Plastic waste: better to burn?

October 16, 2012 4:49 pm Published by

Plastic waste: better to burn?

( — Burning plastic can give off less carbon dioxide than burying it, scientists claim in a Royal Society of Chemistry journal.

Municipal solid waste was addressed in the journal article. It can be used as a remarkable energy supply.  The authors of the Energy and Environmental Science article, Ola Eriksson (University of Gävle, Sweden) and Göran Finnveden (Royal Institute of Technology, Stockholm, Sweden), explore advantages of incineration for non-recyclable plastic as compared to disposal of plastic in landfills. Obviously, incineration of plastics produces much more CO2 than burying it in a landfill. But, when incineration of the plastic is combined with the recovered energy it will  produce less CO2 than if it was buried in a landfill. In addition, in European countries, such as Sweden, landfill disposal of non-recyclable plastic is more expensive than incineration.

In Northern Europe combustion of MSW (incineration with energy recovery) in combination with district heating systems is quite common. In Sweden, about 47% of the household waste is incinerated to recover energy. Most common incineration plants are CHP, and provide about 0.3% of the total electricity generation. In general, recycling of plastic is a favorable solution in comparison to landfill disposal or incineration. But, all those non-recyclable plastics have a low quality for recycling. Incineration of plastics with high efficiency and high electricity-to-heat ratios is a compatible solution with less environmental impact while providing a net negative contribution to greenhouse gases. Unfortunately, these highly-efficiency plastic incineration plants are not common throughout Europe and in most cases plastic incineration produces a high net emission of CO2. Eriksson emphasizes that they want European policy makers to think carefully about how they dispose of non-recyclable plastics. He wants them to “reconsider this policy to not put any plastic in landfill because, in some cases, it can be worth it,” he said.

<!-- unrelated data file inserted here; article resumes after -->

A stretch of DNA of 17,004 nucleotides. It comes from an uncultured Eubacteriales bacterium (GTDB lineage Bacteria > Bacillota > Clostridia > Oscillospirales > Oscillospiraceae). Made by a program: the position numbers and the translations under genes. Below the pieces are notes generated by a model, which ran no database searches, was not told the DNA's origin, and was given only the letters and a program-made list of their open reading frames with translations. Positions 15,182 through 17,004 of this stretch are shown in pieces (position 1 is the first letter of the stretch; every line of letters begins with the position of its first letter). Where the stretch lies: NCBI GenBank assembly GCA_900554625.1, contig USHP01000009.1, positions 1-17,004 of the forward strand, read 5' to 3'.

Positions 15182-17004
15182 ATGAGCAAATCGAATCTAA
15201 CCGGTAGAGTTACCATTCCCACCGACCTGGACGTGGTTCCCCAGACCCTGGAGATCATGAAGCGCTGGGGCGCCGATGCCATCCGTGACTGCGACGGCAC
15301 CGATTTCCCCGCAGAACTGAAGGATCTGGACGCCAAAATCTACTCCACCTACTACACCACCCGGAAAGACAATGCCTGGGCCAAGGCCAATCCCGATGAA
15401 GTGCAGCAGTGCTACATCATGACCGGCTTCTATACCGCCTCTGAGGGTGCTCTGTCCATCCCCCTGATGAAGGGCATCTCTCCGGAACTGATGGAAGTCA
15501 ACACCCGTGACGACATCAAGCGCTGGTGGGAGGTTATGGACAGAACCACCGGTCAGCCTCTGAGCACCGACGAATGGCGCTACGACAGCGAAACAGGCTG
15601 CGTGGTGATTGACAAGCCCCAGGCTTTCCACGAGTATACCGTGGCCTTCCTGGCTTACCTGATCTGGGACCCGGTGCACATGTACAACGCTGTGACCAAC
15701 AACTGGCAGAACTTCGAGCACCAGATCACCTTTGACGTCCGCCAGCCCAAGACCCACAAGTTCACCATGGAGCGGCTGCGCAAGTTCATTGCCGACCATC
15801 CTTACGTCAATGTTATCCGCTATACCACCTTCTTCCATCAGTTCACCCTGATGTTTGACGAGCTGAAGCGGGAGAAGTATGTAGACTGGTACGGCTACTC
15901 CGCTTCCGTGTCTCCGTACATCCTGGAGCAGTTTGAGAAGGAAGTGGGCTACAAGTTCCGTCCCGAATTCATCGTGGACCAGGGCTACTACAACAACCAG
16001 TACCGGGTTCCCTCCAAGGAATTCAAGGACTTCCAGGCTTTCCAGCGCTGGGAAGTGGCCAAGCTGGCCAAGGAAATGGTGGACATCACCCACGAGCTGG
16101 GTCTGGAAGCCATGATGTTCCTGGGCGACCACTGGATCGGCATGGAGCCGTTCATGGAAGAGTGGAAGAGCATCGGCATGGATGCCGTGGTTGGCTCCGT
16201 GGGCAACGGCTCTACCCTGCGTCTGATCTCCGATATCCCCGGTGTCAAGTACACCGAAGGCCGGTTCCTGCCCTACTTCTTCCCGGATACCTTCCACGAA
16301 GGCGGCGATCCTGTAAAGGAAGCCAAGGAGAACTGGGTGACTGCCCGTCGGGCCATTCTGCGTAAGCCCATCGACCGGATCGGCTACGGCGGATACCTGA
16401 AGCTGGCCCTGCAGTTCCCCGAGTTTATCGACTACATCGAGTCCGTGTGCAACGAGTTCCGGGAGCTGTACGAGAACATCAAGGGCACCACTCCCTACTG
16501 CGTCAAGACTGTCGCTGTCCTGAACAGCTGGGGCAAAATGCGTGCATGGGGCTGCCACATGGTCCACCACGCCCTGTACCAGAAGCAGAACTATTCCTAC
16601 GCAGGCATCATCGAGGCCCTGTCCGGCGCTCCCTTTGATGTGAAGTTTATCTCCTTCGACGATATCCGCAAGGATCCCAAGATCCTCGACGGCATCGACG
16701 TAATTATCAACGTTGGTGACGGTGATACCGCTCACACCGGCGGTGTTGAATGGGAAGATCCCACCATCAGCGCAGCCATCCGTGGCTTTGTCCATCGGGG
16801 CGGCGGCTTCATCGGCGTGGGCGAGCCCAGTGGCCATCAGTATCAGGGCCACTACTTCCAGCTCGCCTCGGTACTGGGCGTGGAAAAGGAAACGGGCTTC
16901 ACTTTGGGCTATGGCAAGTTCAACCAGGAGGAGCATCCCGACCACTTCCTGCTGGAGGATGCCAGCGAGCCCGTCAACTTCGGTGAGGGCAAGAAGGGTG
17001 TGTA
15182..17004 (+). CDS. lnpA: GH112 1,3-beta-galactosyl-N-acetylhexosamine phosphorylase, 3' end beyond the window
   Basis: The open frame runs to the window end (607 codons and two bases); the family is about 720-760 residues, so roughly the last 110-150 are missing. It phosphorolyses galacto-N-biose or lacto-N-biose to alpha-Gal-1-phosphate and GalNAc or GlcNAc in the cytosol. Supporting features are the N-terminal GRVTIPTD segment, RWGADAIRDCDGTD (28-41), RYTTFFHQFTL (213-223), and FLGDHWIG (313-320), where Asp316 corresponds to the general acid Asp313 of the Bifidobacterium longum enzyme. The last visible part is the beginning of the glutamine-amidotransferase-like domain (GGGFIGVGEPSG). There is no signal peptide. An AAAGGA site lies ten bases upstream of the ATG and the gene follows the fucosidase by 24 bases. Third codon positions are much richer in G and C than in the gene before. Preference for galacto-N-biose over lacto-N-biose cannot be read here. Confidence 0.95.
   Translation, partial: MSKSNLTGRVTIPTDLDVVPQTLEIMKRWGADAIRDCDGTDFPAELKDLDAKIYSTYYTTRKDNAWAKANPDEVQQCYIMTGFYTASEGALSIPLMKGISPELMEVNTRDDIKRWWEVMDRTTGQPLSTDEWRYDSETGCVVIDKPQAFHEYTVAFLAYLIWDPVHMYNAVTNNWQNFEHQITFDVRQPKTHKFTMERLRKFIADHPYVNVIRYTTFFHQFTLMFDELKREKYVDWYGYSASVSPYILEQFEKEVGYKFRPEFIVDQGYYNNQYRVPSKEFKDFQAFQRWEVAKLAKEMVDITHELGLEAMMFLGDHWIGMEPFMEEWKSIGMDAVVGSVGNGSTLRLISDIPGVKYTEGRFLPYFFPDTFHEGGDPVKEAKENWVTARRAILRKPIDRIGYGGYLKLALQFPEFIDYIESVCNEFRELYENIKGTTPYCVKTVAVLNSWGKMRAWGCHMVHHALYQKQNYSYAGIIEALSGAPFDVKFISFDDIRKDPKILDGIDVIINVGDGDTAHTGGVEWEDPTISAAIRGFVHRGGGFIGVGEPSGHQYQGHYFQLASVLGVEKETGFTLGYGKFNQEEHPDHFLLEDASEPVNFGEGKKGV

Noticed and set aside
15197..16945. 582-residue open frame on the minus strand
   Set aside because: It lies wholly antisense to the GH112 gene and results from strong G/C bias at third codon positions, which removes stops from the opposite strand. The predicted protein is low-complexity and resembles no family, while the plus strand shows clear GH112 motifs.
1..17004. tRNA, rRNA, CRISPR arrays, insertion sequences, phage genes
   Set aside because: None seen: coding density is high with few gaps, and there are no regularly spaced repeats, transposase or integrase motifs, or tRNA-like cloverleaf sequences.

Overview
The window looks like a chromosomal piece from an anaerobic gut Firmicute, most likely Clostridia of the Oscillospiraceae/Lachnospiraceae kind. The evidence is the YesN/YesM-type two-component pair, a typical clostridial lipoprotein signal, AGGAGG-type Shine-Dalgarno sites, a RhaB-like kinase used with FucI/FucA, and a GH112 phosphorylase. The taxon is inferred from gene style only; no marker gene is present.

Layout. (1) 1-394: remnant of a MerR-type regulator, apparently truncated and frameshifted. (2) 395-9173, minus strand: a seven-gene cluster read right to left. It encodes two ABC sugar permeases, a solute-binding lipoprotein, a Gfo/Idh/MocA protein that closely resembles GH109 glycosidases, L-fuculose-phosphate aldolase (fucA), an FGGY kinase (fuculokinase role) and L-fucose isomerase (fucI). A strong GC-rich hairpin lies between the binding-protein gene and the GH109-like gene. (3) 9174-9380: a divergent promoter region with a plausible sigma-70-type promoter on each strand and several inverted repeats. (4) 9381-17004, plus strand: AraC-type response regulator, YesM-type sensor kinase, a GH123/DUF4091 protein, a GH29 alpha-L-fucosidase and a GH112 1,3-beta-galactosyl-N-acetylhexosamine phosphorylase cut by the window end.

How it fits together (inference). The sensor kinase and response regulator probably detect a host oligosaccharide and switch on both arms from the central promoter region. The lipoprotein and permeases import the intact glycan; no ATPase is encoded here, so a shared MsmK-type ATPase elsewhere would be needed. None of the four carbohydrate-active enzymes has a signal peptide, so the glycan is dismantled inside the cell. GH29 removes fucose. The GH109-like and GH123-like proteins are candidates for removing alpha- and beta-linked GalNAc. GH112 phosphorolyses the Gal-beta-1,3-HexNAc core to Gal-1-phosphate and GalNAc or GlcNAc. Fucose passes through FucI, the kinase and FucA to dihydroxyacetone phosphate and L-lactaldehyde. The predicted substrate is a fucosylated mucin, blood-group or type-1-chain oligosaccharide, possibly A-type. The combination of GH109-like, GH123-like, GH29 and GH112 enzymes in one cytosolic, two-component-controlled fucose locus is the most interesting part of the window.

More information: Ola Eriksson, Energy Environ. Sci., 2009, DOI: 10.1039/b908135f



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